Oft asked if non-polar film caps have orientation, the answer is very clear. Yes! They do! So how does one tell the orientation of a film cap? Using an oscilloscope and your own fingers as an antenna, connect the shield and the positive leads of the scope probe to the leads of the film cap, and using your fingers, grip the capacitor and read the level on the scope. Reverse the leads and perform the same task. The orientation with the least amount of level on the scope is the correct orientation, and should have the end connected to the shield of the probe marked as the shield or ground end.
Thanks for sharing. It is usually assumed that the outer foil contact should face low impedance side, that is, the source.
The outer foil of the capacitor towards the input of the speaker for example, or outer foil towards the chassis for decoupling for example. This is the same as orienting it towards the output of the amplifier, you are orienting it towards the lowest impedance point.
The V-Caps have an explanation for their installation, I only have experience with them;
|CuTF & TFTF Series|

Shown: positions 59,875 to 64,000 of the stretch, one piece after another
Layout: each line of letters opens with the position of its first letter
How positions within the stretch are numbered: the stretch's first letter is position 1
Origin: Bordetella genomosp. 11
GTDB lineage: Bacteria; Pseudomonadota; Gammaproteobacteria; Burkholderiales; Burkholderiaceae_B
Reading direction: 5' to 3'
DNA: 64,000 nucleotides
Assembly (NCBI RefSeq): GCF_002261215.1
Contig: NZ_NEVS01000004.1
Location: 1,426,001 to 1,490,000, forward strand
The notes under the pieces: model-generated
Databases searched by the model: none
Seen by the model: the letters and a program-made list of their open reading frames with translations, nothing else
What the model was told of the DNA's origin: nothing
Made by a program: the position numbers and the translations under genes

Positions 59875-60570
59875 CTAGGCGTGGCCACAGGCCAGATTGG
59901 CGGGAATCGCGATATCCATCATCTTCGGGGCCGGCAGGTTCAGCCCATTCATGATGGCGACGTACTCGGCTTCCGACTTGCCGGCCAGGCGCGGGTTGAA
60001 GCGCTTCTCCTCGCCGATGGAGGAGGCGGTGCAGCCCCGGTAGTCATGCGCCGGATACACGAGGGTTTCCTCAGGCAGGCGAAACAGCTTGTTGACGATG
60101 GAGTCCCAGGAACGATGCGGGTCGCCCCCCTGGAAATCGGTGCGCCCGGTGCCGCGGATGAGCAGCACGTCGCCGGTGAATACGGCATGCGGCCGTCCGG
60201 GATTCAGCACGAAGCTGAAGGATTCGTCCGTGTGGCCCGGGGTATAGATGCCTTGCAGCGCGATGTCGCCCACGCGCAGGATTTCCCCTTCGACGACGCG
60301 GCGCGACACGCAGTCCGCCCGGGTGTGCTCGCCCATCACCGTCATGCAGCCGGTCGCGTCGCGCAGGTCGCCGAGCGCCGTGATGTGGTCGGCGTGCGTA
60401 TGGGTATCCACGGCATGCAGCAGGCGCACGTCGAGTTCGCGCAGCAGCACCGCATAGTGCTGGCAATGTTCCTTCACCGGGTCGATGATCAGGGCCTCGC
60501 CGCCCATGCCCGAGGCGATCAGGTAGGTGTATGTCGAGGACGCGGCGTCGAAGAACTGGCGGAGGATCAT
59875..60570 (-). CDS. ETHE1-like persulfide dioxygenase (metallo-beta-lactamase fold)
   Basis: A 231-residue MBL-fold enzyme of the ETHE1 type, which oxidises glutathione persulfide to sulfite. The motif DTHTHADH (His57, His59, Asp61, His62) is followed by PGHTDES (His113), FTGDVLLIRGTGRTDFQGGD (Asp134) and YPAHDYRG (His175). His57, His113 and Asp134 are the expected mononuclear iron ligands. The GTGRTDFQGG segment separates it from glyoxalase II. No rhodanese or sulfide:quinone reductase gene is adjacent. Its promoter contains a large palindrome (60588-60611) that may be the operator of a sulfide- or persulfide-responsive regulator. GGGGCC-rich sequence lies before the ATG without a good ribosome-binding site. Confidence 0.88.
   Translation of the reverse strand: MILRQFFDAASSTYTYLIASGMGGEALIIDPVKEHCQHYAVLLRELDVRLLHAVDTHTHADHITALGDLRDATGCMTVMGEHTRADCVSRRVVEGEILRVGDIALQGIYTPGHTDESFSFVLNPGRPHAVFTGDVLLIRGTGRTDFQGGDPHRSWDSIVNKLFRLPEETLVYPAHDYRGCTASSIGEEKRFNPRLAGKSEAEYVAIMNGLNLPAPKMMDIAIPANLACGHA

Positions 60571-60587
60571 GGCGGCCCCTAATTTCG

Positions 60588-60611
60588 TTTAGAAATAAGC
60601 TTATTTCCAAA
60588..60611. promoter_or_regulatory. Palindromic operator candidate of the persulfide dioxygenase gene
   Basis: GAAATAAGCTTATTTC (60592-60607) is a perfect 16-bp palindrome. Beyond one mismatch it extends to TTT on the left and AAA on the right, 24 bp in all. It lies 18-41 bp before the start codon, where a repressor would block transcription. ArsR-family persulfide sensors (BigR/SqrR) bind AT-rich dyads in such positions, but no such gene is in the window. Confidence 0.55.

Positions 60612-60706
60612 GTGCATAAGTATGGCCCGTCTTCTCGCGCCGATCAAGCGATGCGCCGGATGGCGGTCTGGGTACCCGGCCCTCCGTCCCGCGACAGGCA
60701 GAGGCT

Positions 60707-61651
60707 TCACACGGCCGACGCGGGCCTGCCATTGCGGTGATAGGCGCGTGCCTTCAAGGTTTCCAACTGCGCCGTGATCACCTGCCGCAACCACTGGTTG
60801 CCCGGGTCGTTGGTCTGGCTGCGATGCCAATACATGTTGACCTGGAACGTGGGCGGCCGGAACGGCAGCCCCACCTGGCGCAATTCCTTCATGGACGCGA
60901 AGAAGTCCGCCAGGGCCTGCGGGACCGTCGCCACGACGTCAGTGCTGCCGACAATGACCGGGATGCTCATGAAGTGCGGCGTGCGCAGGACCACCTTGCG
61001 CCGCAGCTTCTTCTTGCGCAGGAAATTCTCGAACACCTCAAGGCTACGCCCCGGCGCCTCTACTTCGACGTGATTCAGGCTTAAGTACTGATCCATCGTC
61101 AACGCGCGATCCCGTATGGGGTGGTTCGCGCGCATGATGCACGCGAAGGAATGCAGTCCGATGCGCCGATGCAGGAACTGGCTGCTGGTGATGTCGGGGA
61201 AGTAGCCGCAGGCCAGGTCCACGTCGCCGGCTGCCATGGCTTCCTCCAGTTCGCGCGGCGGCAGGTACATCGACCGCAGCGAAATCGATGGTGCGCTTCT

|* The green lead indicates the outermost foil, and should be connected to the lowest impedance path to ground. Another way to identify outer foil is the writing on the label flows towards the outer foil.|
- Use a quality wire stripper when removing the insulation, like a Klein No. 11055
- When used in amplifiers, outer foil should be connected towards the plate of first stage
- If using as a bypass cap to ground, connect green lead to ground.
- If using as a bypass cap from a signal to B+, connect green lead to B+.
- If using in a feedback position, connect green lead towards the output
- When securing near objects or circuit traces that have sharp edges, Silicone tape can work well as a buffer, to prevent laceration of the V-Cap’s outer skin.|